Why You Might Want to Wait on an R&D Tax Credit Study… Even if You Pass the 4-part Test

By Joe Burwick, CPA on July 12, 2018
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Joe Burwick, CPA

Tax Principal

BlogBefore spending, consider these 2 additional R&D tax credit tests from the experts at Freed Maxick

New call-to-actionWe’ve written a lot about how the Research and Development (R&D) Tax Credit delivers tax savings for businesses with qualifying activities. 

It’s important to know that claiming the Credit involves preparing a detailed study, documentation, and interactions with the IRS. Most firms engage a professional to help them claim the credit and consider the fees they pay as an investment. 

In our work helping businesses identify costs and calculate the credit, we’ve noticed that even though some businesses may have expenses that meet the 4-part test, they may still not benefit from the credit because of circumstances that limit its applicability. 

That’s why our R&D Tax Credit Team does a Situation Assessment prior to an engagement. That includes performing two initial additional “tests” complementing the 4-part test that can identify factors limiting your company’s ability to claim the credit. 

If the company does not pass these tests, we may recommend deferring activities pursuant to claiming the credit until a later date. These include: 

Additional Test 1: Do You Own the Risks and Rewards of the R&D Activity? 

If a business is hired to conduct qualified research activities by another business, the claim for the credit will generally flow to the business that bears the risk of failure and owns the rights to success. Businesses may be hired to develop a product or process by another company. These contracts often call for the researching business to receive a fixed fee for the work regardless of result and it transfers the rights to the results to the hiring business. 

Even though research costs might qualify for the credit, the company that hired the research business would be the one to claim it. 

The determining factor in a situation like this will be the contract between the two companies. If your company performs research on a contract basis for other businesses, it’s important to consider the value of the R&D tax credit when negotiating a contract. 

Your business might still end up in a better position if you are paid regardless of result, but understanding the value of the tax credit foregone can lead to more equitable pricing for both parties. 

Additional Test 2: Do You Owe Taxes? 

In addition to the ownership of risks and rewards, businesses sometimes find that they qualify for a credit but can’t claim it in the current year because they aren’t making money, and therefore have no tax liability.  For individuals, alternative minimum tax (AMT) limitations could prevent one from claiming credit, but recent tax changes significantly increased the AMT exemptions and therefore reduced the likelihood that AMT would limit credit on an individual taxpayer level.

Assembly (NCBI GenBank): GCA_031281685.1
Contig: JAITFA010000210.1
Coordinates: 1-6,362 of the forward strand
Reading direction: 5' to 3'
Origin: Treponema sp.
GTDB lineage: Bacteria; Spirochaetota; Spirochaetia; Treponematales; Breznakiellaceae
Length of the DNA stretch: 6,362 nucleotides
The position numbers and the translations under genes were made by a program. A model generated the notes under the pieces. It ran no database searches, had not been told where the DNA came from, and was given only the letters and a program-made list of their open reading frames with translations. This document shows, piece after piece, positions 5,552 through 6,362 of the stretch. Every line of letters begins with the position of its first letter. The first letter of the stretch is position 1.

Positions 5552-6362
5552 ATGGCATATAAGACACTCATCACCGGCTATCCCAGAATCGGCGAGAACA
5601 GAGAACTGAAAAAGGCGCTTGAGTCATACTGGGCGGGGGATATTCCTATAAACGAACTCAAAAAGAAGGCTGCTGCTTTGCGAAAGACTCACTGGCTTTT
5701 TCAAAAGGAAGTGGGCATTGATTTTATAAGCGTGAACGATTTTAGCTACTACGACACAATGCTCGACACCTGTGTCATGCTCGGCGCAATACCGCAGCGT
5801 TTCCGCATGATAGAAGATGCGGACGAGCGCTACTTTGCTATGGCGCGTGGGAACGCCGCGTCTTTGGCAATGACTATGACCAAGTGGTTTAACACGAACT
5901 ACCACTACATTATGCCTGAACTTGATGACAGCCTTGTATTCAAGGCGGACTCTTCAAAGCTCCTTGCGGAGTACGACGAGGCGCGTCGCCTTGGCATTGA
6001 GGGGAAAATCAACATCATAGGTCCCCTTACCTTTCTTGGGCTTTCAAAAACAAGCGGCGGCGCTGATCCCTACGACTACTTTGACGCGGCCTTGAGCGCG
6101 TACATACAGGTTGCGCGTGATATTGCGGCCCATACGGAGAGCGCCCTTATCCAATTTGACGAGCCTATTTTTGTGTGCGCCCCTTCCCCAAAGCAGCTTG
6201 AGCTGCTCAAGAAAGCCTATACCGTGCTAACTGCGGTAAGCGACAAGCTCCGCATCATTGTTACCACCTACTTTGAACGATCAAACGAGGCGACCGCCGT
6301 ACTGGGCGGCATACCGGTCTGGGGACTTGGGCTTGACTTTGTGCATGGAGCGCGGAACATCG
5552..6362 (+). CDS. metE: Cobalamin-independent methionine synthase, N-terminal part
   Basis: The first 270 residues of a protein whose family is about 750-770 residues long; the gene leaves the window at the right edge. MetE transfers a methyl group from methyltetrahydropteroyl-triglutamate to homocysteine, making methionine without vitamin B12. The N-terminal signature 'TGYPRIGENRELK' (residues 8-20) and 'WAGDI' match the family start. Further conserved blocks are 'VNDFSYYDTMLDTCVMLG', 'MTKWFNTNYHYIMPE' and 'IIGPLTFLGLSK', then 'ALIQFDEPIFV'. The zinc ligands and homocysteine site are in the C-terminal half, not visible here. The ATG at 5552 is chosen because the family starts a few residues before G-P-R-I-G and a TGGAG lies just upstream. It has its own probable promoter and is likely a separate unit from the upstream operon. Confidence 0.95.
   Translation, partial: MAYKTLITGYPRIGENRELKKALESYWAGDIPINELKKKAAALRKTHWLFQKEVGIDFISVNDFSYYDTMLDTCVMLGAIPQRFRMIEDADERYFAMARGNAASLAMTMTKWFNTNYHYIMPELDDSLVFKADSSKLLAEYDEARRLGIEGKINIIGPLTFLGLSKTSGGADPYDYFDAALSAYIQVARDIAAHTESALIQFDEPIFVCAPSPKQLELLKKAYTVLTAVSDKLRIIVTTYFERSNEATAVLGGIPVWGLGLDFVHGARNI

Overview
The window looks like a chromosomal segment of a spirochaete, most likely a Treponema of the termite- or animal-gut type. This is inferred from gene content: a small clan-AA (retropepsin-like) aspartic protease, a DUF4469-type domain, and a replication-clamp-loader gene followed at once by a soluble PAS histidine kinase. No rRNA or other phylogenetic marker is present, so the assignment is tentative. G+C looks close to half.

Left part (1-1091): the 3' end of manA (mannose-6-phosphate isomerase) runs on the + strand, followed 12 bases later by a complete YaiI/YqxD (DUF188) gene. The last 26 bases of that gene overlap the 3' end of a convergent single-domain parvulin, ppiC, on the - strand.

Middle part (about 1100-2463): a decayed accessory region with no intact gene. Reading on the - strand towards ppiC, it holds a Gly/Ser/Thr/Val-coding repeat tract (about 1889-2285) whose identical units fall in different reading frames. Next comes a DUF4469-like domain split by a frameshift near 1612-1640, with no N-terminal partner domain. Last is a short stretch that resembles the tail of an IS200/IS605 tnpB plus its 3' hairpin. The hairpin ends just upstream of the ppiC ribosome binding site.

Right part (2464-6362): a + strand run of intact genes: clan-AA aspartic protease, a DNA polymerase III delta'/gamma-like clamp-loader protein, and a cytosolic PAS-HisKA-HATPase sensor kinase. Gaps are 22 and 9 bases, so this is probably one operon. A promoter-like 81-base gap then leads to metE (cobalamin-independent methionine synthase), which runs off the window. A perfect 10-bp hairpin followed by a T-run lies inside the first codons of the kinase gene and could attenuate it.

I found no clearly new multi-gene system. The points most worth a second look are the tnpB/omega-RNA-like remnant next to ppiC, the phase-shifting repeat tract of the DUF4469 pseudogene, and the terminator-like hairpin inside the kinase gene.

The R&D Tax Credit is not a refundable credit—it can reduce the balance of taxes that you owe, but if you don’t owe taxes it will not generate a refund. The PATH Act, passed in 2015, allows certain start-up businesses to apply the credit against payroll taxes owed, but if you don’t qualify for that break your business will have to carry the credit forward until a year in which it owes taxes. 

So, it may not make sense to invest in having an expert conduct an R&D study and prepare the documentation for claiming the credit.  However, at the time when you have taxable income, claiming the credit may be a prudent strategy … assuming the tax benefit you’ll receive is greater than the cost of the study that needs to be performed!  Regardless of when you do the study, you will want to maintain good internal documentation.  If you do multiple years of R&D credit claims together it is important to have good R&D tax credit documentation so you aren’t “recreating” records and reduce audit risk. 

Connect with a Freed Maxick R&D Tax Credit Expert

New call-to-actionThe important thing to remember is that a claim for the R&D Tax Credit requires careful planning. If you’re looking to hire research on a contract basis or to perform research for hire, your agreements should reflect an understanding of the value of the credit and who will have the right to claim it. 

If your business performs R&D activities but isn’t yet profitable enough to claim the credit now, you need to understand how soon you will get the value of those expenditures back on your tax return. 

These can be complicated issues, and it’s our recommendation that before pulling the trigger on a R&D Tax Credit Study, you look at applicability issues in detail. 

We can help. 

In a 30-minute phone call we can identify whether you’re eligible for the credit and if it makes sense to proceed with a claim. 

To discuss your situation contact us by clicking the button or call us at 716.847.2651.

For more insight, observations and guidance on the R&D Tax Credit, visit our Freed Maxick Guide to the Federal Research and Development Tax Credit webpage.


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